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Published in Health Care
Gov. Gretchen Whitmer Gov. Gretchen Whitmer COURTESY PHOTO

Whitmer cites BHSH, Kent Co. prosecutor in calling for legal certainty around abortion

BY ANDY BALASKOVITZ and MARK SANCHEZ Monday, June 27, 2022 04:26pm

Michigan Gov. Gretchen Whitmer has renewed her request for the Michigan Supreme Court to immediately consider her lawsuit to determine whether abortion is protected under the state’s constitution.

In a formal question filed with the Michigan Supreme Court today, Whitmer and the state Attorney General’s office cited BHSH System’s backtracking over the weekend in how it was interpreting the U.S. Supreme Court’s ruling on Friday that overturned Roe v. Wade.

Following the high court’s ruling, attention turned to a 1931 law in Michigan that criminalized abortion, even in cases of rape and incest. BHSH’s top executive told staff in a Friday email that it would follow the 1931 law, followed by a notice that it would perform the procedure if the mother’s life was at risk. By Saturday night, BHSH officials said the health system would reinstate its original policy of providing abortion services when “medically necessary.”

A state Court of Claims judge has placed an injunction on Michigan’s 1931 law in a case brought by Planned Parenthood of Michigan. Top state officials and some health systems have said the injunction still permits abortion procedures in Michigan.

Whitmer’s appeal to the Michigan Supreme Court cited the BHSH scenario, and also noted that local prosecutors in Kent and Jackson counties have claimed they are not bound by the current injunction.

“The Governor firmly disagrees with the positions espoused by the two prosecutors. Contrary to their apparent belief, they are explicitly bound by the Court of Claims order,” Deputy Attorney General Christina Grossi wrote on Whitmer’s behalf.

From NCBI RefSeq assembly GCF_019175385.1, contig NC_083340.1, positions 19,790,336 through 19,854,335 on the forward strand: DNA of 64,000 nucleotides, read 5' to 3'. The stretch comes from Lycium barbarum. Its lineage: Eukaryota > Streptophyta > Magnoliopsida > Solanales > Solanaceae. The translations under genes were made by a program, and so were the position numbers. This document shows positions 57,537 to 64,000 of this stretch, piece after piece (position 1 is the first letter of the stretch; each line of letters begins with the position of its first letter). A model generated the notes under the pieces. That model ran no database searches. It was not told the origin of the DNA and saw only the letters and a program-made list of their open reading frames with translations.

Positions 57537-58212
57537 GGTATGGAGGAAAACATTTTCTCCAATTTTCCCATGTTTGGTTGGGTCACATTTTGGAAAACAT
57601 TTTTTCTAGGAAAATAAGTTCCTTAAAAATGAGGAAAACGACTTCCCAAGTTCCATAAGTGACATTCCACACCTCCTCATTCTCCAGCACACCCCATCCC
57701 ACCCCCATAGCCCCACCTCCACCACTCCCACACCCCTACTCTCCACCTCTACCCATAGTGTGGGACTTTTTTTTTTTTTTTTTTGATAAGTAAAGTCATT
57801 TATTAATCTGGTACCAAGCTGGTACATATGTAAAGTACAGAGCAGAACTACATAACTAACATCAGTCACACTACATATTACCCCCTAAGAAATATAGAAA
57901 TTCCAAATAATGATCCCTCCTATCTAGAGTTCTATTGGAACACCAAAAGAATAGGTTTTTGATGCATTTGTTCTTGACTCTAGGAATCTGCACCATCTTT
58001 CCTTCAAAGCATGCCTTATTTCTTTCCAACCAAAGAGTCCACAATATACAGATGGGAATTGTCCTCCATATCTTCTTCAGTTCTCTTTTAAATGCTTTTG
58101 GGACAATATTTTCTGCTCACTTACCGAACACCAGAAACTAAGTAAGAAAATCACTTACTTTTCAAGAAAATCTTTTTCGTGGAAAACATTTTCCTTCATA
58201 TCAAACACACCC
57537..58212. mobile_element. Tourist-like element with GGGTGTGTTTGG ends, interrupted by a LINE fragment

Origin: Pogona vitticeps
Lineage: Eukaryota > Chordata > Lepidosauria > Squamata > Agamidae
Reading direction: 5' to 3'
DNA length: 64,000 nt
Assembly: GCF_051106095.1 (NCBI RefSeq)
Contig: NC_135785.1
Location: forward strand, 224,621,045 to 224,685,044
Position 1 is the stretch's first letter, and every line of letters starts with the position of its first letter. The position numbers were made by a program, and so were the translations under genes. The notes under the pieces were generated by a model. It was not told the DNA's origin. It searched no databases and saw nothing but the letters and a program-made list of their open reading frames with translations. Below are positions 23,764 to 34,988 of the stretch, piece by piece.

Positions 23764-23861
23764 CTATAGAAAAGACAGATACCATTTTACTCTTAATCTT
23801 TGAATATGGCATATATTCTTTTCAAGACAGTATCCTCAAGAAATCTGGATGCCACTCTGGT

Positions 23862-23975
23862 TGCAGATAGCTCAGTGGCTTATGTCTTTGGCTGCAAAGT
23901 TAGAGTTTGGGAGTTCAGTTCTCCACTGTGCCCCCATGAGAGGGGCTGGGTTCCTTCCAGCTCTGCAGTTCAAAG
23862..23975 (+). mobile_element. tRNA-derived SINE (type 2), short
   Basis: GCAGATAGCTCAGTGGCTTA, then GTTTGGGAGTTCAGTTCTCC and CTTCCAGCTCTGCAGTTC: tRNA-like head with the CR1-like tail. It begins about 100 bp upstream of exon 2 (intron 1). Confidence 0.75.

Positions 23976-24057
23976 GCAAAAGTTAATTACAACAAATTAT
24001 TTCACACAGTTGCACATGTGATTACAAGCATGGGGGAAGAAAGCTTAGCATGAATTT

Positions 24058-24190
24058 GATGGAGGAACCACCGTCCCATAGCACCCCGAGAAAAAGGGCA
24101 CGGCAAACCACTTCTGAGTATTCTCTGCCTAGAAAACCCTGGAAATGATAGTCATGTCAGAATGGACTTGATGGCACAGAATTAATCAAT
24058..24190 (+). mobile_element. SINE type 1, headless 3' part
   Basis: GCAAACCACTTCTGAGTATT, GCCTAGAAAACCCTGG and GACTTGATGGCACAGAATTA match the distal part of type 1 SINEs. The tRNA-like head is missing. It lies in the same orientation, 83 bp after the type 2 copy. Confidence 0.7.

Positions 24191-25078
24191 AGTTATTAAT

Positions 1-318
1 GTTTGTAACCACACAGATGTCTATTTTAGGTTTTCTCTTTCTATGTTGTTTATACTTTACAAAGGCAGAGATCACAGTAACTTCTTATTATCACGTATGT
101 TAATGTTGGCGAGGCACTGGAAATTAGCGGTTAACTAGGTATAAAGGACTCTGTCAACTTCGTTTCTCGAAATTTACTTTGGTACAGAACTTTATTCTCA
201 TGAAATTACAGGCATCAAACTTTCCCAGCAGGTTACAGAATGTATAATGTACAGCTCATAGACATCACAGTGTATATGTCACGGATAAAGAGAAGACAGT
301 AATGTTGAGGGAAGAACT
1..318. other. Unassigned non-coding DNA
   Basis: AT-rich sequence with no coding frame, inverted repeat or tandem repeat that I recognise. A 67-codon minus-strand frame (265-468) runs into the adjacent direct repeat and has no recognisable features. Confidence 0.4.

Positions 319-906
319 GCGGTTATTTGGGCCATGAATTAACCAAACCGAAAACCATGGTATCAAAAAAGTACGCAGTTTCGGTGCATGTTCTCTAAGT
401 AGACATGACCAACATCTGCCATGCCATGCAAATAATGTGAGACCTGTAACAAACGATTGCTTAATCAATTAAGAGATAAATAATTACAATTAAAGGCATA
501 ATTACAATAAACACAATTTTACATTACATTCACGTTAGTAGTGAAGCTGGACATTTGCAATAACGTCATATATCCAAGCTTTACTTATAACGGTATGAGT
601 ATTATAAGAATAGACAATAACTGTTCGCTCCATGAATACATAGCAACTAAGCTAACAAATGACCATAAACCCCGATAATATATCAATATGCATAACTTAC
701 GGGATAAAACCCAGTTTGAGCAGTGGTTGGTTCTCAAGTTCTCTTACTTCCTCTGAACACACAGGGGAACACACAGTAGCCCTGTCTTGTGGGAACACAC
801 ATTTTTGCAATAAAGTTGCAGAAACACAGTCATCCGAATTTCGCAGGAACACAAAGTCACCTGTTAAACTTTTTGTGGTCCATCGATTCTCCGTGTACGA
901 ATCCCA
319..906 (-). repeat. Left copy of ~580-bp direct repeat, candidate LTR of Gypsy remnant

“But as BHSH’s rapid changes in policy demonstrate, these intervening developments have sown confusion about abortion access in Michigan and underscore the need for this Court’s immediate intervention,” Grossi added. “The Governor fully agrees with BHSH on one point: the courts should ‘bring clarity as quickly as possible.’ And only this Court has the power to fully and finally resolve whether Michigan’s criminal abortion ban can continue to be enforced post-Dobbs.”

Uncertainty abounds

Attorney General Dana Nessel also has indicated that she would not enforce Michigan’s 1931 law banning most abortions in the state.

“I cannot join with them in this position,” Kent County Prosecutor Chris Becker said in a statement.

“I do not believe it proper for me to simply ignore a law, any law, that was passed by the Michigan Legislature and signed by the Governor,” Becker added. “In our system of government, the legislature passes a law, and the executive branch, including prosecutors, enforces those laws. I have always held it would be improper for me to pick and choose the laws I wish to enforce that have been validly passed and signed. I will not start now.”

Becker also noted that Michigan’s law only allows charges to be filed against a doctor performing an abortion, not a woman seeking or getting an abortion. He said he will await court rulings in cases challenging the 1931 to “guide my actions.”

“I will abide by whatever laws are passed by the legislature or by voter initiative down the road. That is the proper role of a prosecutor. At this time, however, there is a validly passed statute which has been upheld by the Court of Appeals in the past and I will not turn a blind eye and ignore it. To do so in my opinion would be improper,” Becker said.

In an email today to health care professionals across the state, the Michigan Department of Licencing and Regulatory Affairs said that “abortion remains legal in Michigan because of the current injunction that prohibits enforcement of the 1931 law.”